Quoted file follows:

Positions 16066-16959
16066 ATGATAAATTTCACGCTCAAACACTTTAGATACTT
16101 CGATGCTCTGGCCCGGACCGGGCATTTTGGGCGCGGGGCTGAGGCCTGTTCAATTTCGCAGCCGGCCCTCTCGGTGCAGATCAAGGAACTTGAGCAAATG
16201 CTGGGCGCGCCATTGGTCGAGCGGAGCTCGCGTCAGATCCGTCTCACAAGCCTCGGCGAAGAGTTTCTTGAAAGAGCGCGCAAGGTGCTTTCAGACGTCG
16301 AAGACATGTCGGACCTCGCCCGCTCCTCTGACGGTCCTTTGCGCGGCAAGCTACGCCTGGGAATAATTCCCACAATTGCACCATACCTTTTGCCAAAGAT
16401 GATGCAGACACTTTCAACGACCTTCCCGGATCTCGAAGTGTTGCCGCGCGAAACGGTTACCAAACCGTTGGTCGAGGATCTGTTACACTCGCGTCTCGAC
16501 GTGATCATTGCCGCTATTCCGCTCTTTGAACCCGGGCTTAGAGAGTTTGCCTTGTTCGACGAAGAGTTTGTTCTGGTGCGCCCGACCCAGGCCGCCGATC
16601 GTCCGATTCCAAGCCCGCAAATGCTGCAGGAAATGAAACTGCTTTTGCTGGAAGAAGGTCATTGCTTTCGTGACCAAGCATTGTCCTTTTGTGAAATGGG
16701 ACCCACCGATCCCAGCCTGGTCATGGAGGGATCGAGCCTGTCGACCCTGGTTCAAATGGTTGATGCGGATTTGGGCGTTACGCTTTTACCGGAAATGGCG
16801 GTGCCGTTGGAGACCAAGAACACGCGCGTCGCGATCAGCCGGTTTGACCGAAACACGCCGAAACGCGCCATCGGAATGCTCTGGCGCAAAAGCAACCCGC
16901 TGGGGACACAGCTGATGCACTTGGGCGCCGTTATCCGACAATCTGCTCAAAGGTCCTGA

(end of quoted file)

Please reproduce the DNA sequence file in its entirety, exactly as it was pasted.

Positions 16066-16959
16066 ATGATAAATTTCACGCTCAAACACTTTAGATACTT
16101 CGATGCTCTGGCCCGGACCGGGCATTTTGGGCGCGGGGCTGAGGCCTGTTCAATTTCGCAGCCGGCCCTCTCGGTGCAGATCAAGGAACTTGAGCAAATG
16201 CTGGGCGCGCCATTGGTCGAGCGGAGCTCGCGTCAGATCCGTCTCACAAGCCTCGGCGAAGAGTTTCTTGAAAGAGCGCGCAAGGTGCTTTCAGACGTCG
16301 AAGACATGTCGGACCTCGCCCGCTCCTCTGACGGTCCTTTGCGCGGCAAGCTACGCCTGGGAATAATTCCCACAATTGCACCATACCTTTTGCCAAAGAT
16401 GATGCAGACACTTTCAACGACCTTCCCGGATCTCGAAGTGTTGCCGCGCGAAACGGTTACCAAACCGTTGGTCGAGGATCTGTTACACTCGCGTCTCGAC
16501 GTGATCATTGCCGCTATTCCGCTCTTTGAACCCGGGCTTAGAGAGTTTGCCTTGTTCGACGAAGAGTTTGTTCTGGTGCGCCCGACCCAGGCCGCCGATC
16601 GTCCGATTCCAAGCCCGCAAATGCTGCAGGAAATGAAACTGCTTTTGCTGGAAGAAGGTCATTGCTTTCGTGACCAAGCATTGTCCTTTTGTGAAATGGG
16701 ACCCACCGATCCCAGCCTGGTCATGGAGGGATCGAGCCTGTCGACCCTGGTTCAAATGGTTGATGCGGATTTGGGCGTTACGCTTTTACCGGAAATGGCG
16801 GTGCCGTTGGAGACCAAGAACACGCGCGTCGCGATCAGCCGGTTTGACCGAAACACGCCGAAACGCGCCATCGGAATGCTCTGGCGCAAAAGCAACCCGC
16901 TGGGGACACAGCTGATGCACTTGGGCGCCGTTATCCGACAATCTGCTCAAAGGTCCTGA